electorally motivated manipulations of exchange rates
(dotted half note) during an election, governments have an incentive to allow an unexpected rise in inflation that boosts economic activity; but private actors know, and they can ignore promises by the government to con…
foreign central banks
the U.S. Federal Reserve (the Fed), the European Central Bank (euros, 1999), Bank of England, Bank of Japan; feature: the dollar was seen to face is most serious post-war challenger with the creation of…
the exchange rate is fixed according to one particular currency that is agreed upon, such as Gold or the U.S. dollar
floating exchange rates
the exchange rate is regulated by nations individually
The denominator in a quoted exchange rate, or the currency that is to be purchased with another currency.
long term debt instrument
a financial market in which longer term debt and equity instruments are traded. (generally those with maturity of one year or greater)
Process of aggregating the currencies that one bank owes another and then carrying out the transaction.
Convertible (Hard) Currency
Currency that trades freely in the foreign exchange market, with its price determined by the forces of supply and demand.
Practice of selling goods or services that are paid for, in whole or in part, with other goods or services.
Exchange rate calculated using two other exchange rates.
Instantaneous purchase and sale of a currency in different markets for profit.
Currency Futures Contract
Contract requiring the exchange of a specific amount of currency on a specific date at a specific exchange rate, with all conditions fixed and not adjustable.
Practice of insuring against potential losses that result from adverse changes in exchange rates.
Right, or option, to exchange a specific amount of a currency on a specific date at a specific rate.
Purchase or sale of a currency with the expectation that its value will change and generate a profit.
Simultaneous purchase and sale of foreign exchange for two different dates.
Obligation to repay
Financial instrument whose value derives from other commodities or financial instruments.
Stake of Ownership
Bond issued outside the country in whose currency it is denominated.
Market consisting of all the world's currencies (referred to as "Eurocurrency") that are banked outside their countries of origin.
Rate at which one currency is exchanged for another.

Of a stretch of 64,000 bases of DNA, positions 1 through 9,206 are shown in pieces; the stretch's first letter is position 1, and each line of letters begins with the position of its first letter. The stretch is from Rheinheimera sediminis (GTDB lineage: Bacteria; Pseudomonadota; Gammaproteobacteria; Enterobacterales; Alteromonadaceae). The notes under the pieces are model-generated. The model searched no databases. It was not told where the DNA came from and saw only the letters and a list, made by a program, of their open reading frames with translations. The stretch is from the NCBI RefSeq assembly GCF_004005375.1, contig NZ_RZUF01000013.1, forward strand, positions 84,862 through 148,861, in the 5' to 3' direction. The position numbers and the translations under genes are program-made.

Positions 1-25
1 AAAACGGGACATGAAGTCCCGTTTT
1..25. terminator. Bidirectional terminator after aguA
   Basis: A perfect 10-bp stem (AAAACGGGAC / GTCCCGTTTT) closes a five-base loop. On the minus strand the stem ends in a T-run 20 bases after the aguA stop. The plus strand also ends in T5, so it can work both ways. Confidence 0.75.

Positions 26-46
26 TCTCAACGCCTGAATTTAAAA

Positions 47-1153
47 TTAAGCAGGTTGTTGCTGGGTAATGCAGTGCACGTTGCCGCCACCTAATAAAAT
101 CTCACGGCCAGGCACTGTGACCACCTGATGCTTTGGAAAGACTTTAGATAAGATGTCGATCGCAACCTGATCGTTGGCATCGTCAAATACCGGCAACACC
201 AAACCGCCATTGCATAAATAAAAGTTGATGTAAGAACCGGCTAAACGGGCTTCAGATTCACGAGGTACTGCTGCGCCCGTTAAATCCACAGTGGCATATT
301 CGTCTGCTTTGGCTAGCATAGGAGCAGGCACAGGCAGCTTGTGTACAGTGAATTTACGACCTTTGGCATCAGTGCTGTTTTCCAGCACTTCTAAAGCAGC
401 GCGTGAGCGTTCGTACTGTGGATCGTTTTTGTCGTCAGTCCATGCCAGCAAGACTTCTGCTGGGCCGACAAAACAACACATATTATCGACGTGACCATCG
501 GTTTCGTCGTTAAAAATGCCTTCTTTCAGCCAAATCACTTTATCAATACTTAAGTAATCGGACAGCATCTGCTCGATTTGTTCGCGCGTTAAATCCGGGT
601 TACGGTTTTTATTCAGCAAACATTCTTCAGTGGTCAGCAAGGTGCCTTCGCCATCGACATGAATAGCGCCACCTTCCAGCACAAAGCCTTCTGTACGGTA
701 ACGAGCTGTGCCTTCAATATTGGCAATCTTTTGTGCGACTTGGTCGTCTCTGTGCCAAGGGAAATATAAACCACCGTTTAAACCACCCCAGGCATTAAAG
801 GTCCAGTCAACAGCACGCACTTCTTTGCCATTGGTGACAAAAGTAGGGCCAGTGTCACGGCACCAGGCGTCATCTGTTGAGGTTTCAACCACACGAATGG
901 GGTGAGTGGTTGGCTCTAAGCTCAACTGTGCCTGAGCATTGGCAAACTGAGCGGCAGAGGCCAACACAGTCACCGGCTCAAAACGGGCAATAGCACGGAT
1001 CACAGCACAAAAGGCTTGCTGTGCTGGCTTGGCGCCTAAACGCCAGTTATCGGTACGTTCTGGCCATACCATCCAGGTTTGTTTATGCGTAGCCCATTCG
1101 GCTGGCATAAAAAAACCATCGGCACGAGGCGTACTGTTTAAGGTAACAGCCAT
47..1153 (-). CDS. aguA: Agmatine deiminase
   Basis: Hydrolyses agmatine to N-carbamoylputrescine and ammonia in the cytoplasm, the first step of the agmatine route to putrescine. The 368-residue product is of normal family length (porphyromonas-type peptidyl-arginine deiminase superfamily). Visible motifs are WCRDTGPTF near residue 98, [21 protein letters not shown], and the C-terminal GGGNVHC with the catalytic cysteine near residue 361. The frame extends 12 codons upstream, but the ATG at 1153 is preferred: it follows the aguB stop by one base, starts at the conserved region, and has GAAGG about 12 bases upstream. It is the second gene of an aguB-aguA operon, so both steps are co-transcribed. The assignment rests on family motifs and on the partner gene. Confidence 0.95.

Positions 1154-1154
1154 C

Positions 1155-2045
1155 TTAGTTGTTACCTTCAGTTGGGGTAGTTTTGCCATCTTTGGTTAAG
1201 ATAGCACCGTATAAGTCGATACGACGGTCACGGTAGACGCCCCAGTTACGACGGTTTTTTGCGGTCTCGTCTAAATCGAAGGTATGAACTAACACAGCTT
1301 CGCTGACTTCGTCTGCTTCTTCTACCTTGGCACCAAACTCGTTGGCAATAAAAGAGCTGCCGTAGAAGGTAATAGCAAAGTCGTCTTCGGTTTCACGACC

Exchange-Rate Risk (Foreign Exchange Risk)
Risk of adverse changes in exchange rates.
Bond sold outside the borrower's country and denominated in the currency of the country in which it is sold.
Foreign Exchange Market
Market in which currencies are bought and sold and their prices are determined.
Contract that requires the exchange of an agreed-upon amount of a currency on an agreed-upon date at a specific exchange rate.
Market for currency transactions at forward rates.
Exchange rate at which two parties agree to exchange currencies on a specified future date.
Interbank Interest Rates
Interest rates that the world's largest banks charge one another for loans.
Market in which the world's largest banks exchange currencies at spot and forward rates.
Profit-motivated purchase and sale of interest-paying securities denominated in different currencies.
International Bond Market
Market consisting of all bonds sold by issuing companies, governments, or other organizations outside their own countries.
International Capital Market
Network of individuals, companies, financial institutions, and governments that invest and borrow across national boundaries.
International Equity Market
Market consisting of all stocks bought and sold outside the issuer's home country.
Offshore Financial Center
Country or territory whose financial sector features very few regulations and few, if any, taxes.
Over-The-Counter (OTC) Market
A type of secondary market in which dealers at different locations who have an inventory of securities stand ready to buy and sell securities to anyone who comes to them and is willing to accept their prices
The numerator in a quoted exchange rate, or the currency with which another currency is to be purchased.
Exchange specializing in currency futures and options transactions.
Unbundling and repackaging of hard-to-trade financial assets into more liquid, negotiable, and marketable financial instruments (or securities).
Market for currency transactions at spot rates.
Exchange rate requiring delivery of the traded currency within two business days.
Capital raised by a corporation through the issue of shares entitling holders to an ownership interest (equity).
Currency used as an intermediary to convert funds between two other currencies.